Orthopedics This Week—May 22, 2014
Elite athletes with knee pain need expert help…and fast. To whom do they turn? We asked! Leaders in the sports knee realm let us know their thoughts on the top North American orthopedic surgeons in their subspecialty.
Here is that list. We don’t have “the market” on lists…this isn’t the be-all and end-all list—but it is a list of who are arguably the finest sports knee physicians, teachers, investigators or administrators in the country. This information was obtained via a telephone survey of thought leaders in the field. The information in quotes is what we heard about these surgeons.
In alphabetical order, here are the top 28 sports knee surgeons in North America:
Jo A. Hannafin, M.D., Ph.D. is an attending orthopedic surgeon and director of orthopedic research at Hospital for Special Surgery (HSS) and a professor in the Department of Orthopedic Surgery at Weill Cornell Medical College. Dr. Hannafin is the current president of the AOSSM. “Her extensive experience with elite athletes has lent her great perspective in the treatment of knee issues. She is forward thinking in her approach to surgery, is a consummate researcher, and has exceptional leadership skills.”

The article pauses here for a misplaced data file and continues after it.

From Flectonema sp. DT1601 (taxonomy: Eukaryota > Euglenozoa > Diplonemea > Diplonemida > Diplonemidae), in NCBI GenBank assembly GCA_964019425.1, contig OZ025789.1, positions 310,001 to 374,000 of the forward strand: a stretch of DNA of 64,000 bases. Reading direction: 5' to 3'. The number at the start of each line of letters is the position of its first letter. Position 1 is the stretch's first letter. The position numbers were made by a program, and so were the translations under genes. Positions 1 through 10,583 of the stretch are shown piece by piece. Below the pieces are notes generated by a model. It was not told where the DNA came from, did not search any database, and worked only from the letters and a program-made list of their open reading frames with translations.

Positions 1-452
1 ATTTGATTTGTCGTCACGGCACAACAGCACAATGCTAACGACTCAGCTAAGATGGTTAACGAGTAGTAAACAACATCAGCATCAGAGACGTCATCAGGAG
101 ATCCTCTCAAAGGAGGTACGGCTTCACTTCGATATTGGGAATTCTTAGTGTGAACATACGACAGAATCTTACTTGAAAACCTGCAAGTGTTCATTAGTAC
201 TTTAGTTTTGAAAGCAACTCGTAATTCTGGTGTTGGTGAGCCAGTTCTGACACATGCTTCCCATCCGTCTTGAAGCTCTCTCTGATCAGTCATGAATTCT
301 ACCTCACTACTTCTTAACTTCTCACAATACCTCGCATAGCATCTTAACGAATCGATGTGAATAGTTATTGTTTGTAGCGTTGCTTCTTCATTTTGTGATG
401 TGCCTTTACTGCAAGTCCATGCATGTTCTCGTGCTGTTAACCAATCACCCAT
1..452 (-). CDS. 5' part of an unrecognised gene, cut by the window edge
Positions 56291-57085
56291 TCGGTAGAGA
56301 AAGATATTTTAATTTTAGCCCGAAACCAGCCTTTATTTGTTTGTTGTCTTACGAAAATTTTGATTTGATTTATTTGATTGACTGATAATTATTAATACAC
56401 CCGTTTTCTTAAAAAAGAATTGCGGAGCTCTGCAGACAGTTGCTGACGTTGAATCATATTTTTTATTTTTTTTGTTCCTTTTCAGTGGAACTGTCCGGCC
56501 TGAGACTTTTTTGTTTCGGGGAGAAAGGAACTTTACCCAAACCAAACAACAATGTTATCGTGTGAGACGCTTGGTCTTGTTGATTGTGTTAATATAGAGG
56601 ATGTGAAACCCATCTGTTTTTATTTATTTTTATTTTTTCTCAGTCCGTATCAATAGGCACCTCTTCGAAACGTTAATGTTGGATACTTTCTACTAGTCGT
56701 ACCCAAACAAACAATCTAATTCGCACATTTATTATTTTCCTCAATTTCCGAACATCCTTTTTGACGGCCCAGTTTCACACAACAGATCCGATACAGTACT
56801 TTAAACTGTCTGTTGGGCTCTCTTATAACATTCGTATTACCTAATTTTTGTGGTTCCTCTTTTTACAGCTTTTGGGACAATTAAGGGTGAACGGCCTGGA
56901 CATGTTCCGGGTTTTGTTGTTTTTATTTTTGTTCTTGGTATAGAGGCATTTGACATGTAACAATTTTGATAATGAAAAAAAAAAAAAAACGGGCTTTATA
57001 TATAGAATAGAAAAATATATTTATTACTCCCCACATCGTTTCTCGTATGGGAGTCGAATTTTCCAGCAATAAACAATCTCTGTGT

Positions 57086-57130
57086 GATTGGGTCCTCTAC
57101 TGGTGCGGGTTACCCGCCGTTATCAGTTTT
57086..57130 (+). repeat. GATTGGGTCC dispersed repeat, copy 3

Scott A. Rodeo, M.D. is a professor of orthopedic surgery at Weill Cornell Medical College and co-chief of the Sports Medicine Service at Hospital for Special Surgery. “He does important research on the knee and the effect of growth factors. He is a go to person for critical analysis of that topic in the U.S. He is a great educator and leader, and has dedicated an enormous amount of time and energy to the Olympic teams. He is calm and professional, and is an honest physician.”
Russell F. Warren, M.D. is an attending orthopedic surgeon at Hospital for Special Surgery and professor of orthopaedic surgery at Weill Cornell Medical College. He is a past president of AOSSM. “He has been one of the major thought leaders in orthopedic sports medicine for his entire career. He has trained 200 fellows, many of whom have gone on to become fellowship directors themselves. He is a surgeon’s surgeon; he is one of those individuals to whom other surgeons direct difficult problems to because he is so thoughtful and has such an enormous breadth of wisdom.”
This article originally appeared at ryortho.com.